Courtesy of Kat Kaderabek
By Kat Kaderabek
One would never know Dumbarton Oaks existed in the middle of a traffic-filled, horn-blaring city like D.C. This hidden treasure is located in Georgetown and only a $13 to $16 Uber from CUA’s campus. Filled with hundred-year-old trees and dozens of statues, flowers, benches, and fountains, Dumbarton Oaks is a country-side paradise placed in central D.C.
Dumbarton Oaks is partly a museum and partly a garden utopia. The entire massive plot of land is reminiscent of Alice in Wonderland; it is a place to wander and explore. Hidden pathways lead to secluded garden fountains and gazebos lined with flowers that provide the perfect place for a picnic. There is a new surprise around every turn, enough to get lost in for hours.
A large, English style house rests on a hill where the museum is located. Inside the house is a garden conservatory that is filled to the brim with several diverse plant species. Outside, there are many sections to the garden that have been added over several decades worth of Dumbarton’s existence.
One specific section of the garden includes a pool and colonnade for the owners to lounge beside while indulging in the scenic views of the flowers and trees that line the perimeter. Inside the colonnade is a beautifully crafted mosaic of Dionysus, the god of the grape-harvest, and his maidens that looks as if it should belong on an island in Greece. Overall, sections like this in Dumbarton Oaks makes the viewers feel transported to a faraway place, easily forgetting that their location is in the middle of an international city.
A large mosaic walkway with a fountain at its center is another prime section of Dumbarton Oaks. The scene itself looks like it belongs at an estate in the French countryside, let alone Washington D.C. Areas like these attest to the patchwork of styles, fauna, and fountains found throughout all of Dumbarton Oaks. There is so much variety present across the acres of land that the picture opportunities are endless.
Recently, the School of Architecture 201 Studio class at the Catholic University took a trip to Dumbarton Oaks to practice sketching techniques.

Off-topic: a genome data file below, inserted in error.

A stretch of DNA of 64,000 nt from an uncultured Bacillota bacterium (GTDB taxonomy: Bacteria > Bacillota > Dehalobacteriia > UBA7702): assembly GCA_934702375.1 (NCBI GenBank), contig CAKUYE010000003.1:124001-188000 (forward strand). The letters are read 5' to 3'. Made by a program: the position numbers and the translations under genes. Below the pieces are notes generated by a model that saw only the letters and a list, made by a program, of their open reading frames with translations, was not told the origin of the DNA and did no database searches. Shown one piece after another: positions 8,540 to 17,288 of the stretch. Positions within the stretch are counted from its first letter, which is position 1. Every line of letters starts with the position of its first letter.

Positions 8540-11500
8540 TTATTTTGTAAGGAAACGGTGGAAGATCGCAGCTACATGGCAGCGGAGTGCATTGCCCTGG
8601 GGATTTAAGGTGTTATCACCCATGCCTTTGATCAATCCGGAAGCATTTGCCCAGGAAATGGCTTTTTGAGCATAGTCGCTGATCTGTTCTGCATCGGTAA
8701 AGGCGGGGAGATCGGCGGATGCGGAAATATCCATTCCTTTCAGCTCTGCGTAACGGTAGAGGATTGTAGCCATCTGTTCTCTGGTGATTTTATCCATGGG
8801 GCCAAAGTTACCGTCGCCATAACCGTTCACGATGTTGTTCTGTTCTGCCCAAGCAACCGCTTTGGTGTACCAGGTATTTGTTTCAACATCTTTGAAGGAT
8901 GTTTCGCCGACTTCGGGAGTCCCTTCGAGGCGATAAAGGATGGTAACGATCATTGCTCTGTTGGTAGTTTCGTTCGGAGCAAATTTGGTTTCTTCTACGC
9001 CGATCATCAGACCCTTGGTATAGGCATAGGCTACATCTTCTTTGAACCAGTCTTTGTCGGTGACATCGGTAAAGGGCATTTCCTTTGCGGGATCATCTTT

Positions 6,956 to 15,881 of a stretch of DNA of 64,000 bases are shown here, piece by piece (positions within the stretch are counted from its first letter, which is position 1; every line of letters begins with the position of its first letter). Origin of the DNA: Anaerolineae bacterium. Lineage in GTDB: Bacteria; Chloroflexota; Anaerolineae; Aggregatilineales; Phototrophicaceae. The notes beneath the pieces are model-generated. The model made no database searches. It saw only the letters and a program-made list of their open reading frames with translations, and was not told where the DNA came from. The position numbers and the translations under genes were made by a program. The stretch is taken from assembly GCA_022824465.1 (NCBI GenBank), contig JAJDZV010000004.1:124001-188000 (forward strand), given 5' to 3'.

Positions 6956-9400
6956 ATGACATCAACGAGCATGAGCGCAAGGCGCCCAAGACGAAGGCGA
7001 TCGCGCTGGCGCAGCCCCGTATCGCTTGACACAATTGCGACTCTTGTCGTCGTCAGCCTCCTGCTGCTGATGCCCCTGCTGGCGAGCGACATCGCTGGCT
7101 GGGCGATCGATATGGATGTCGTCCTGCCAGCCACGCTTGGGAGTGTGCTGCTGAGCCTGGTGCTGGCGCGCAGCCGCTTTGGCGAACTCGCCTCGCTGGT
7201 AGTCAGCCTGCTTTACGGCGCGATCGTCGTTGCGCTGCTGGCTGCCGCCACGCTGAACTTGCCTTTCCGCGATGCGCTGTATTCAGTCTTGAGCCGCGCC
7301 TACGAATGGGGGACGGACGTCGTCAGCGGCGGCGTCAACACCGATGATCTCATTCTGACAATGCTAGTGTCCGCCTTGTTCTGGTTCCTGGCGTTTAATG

“Dumbarton Oaks is a hidden gem within the city limits of D.C.,” said Julia Schlottmann, a sophomore Architecture-Civil-Engineering dual-degree. “It’s a maze-like garden that will let you escape from the stresses of school, remind you of beauty even in the dead of winter, and allow you to see the positives of unpredictability and spontaneity through casual organization. The estate is a powerful expression of the natural environment in the dense urban area of Washington.”
The students meandered through the site for a little over two hours, sketching and taking photographs wherever they could. Clare de Marco, another sophomore architecture major echoed Schlottmann’s earlier sentiments of Dumbarton being a very peaceful place, despite its location in an urban context.
Similarly, Carmen Saca loved the privacy of the garden and was swept in a feeling of nostalgia, since her senior prom was held at the garden.
“I relived all the memories of my senior prom while we were there. The beauty of the garden is just the same now as it was then,” Saca said.
The beauty and calming presence of the garden is unmatched; evidently high schools even have their senior proms there. It is a great destination for a seasonal photoshoot and is currently free to enter as it is the “off-season” until March of 2020. During prime blooming season, admission for students is only $5, making Dumbarton Oaks a photoshoot haven year-round.